Easter Egg Hunts & DIY Crafts

easter-egg-hunts
Photo courtesy of Hostess Blog

Every year, most of the Christians celebrate Easter in Spring, somewhere in the month of April. As part of modern traditions, everyone joins the celebrations, especially as Easter Bunny and Easter Egg Hunts promise to be a source of joy to little kids. Being a mom of a toddler, I am trying to get up-to-date with US trends and traditions too, so I can get my little one to enjoy these, just as we celebrate all the Indian festivals. Are you planning an Egg Hunt yourself? Do you need Easter basket ideas, or plan an Easter party for kids? Or do you simply need some background into why Easter is celebrated? Then this post is for you -read ahead to discover the what, who and why of the Easter festival, along with some interesting DIY ideas for celebrating it.

According to the historical gospels, Jesus rose from the dead on the third day after his crucifixion, which is celebrated as Easter Sunday, or a day that comes two days after Good Friday. The egg was a symbol of the rebirth of the earth in Pagan celebrations of spring and was adopted by early Christians as a symbol of the rebirth of man at Easter, hence the Easter Egg Hunt. As for the Easter Bunny, he is considered to be the counterpart of Santa Claus at Christmas – he brings colorful chocolate eggs, candies and gifts for kids on Easter.

easter-baskets

Easter Egg Hunt Ideas
Most of the communities have Egg Hunts organized for kids; however, if you want to do one yourself, here are a few simple ideas to try.

Treasure Map Egg Hunt Create a treasure map, with clues hidden at each spot. Give a map to each kid and let him figure out the clues from the map, as well as from the eggs he finds.

Color-coded Egg Hunt Ask each child to find eggs of a particular color; the one who finds all of them first gets a grand prize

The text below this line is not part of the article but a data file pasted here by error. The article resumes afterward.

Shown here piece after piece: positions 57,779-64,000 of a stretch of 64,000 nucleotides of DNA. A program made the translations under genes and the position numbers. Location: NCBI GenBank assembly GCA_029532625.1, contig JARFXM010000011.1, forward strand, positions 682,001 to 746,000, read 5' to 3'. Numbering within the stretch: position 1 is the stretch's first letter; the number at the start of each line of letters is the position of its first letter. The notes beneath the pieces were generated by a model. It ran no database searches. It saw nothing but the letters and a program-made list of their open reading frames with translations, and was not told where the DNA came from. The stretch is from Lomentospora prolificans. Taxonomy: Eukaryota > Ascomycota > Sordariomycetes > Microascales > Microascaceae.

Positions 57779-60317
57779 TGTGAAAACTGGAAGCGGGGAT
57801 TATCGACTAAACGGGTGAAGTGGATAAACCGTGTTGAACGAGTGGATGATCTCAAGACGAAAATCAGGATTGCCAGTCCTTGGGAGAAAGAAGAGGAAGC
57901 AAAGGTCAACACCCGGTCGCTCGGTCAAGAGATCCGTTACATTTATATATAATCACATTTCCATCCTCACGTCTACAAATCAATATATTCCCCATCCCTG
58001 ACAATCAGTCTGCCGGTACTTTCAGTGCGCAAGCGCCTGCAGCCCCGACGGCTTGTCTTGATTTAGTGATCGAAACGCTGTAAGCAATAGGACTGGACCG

Hide-&-Seek Egg Hunt This is like an indoor egg hunt, where you hide the eggs inside your house – in the closets, under the washing machine, in the kitchen, etc, and just let your kids run wild in the house to find the maximum eggs they can.

Guess Where Egg Hunt I love this one personally, and it works great for kids of all age. just hide the eggs in certain places in your house, and write down Guess Where riddles for each place. Read out the clues to the kids, like “This is where dad keeps his tool-box” and let them Guess the place to be “The Garage” and go find the eggs hidden in the garage.

Read Your Clues Egg Hunt The easiest and most widely used. Write simple clues or instructions like “Go pick up your pink shoes” where the kid finds a plastic egg with another note saying “Go and find the water hose”…and so on, till he figures out the path and finds the Chocolate Eggs and gifts. Depending on age, you can make the clues harder for elder kids.

DIY Easter Egg Baskets
Most of the fun in any festival lies in the preparations. Taking up small craft projects with kids is the best way to make them enjoy the festivities to the fullest.

easter-baskets
Photo courtesy of Martha Stewart

Terra-Cotta Baskets – Jen over at the Hostess blog shares these cute baskets with us. Just take flower pots you get in any craft store and a bunch of scrapbook paper. Cut out strip to form the edge of the pots, and a strip to make the handle, then glue it onto the pots. Fill it with artificial grass and use it on your egg-hunt. [First photo on the top of the post]

Plastic Buckets – Don’t have a basket, reuse one of your existing buckets, or buy one from the Dollar store. Just cut out birds and bunnies from felt paper, stick it on the bucket, fill it with grass and embellishments, like this cute idea featured above from the Martha Stewart website.

Easter Gift Basket
For gift baskets, you just need a wicker basket, a cute and cuddly bunny, some colorful ribbons, and a variety of small edibles and paraphernalia that you know the recipient will enjoy. It does have to be only chocolates, you can include berries, fresh fruits, homemade desserts, small activity kits for kids, etc. Instead of using baskets, go with something more meaningful and useful, like a watering can, a huge coffee cup, or a garden wagon symbolizing Spring. Fill these with treats and use as gift baskets – your friends will cherish them long after Easter is gone.


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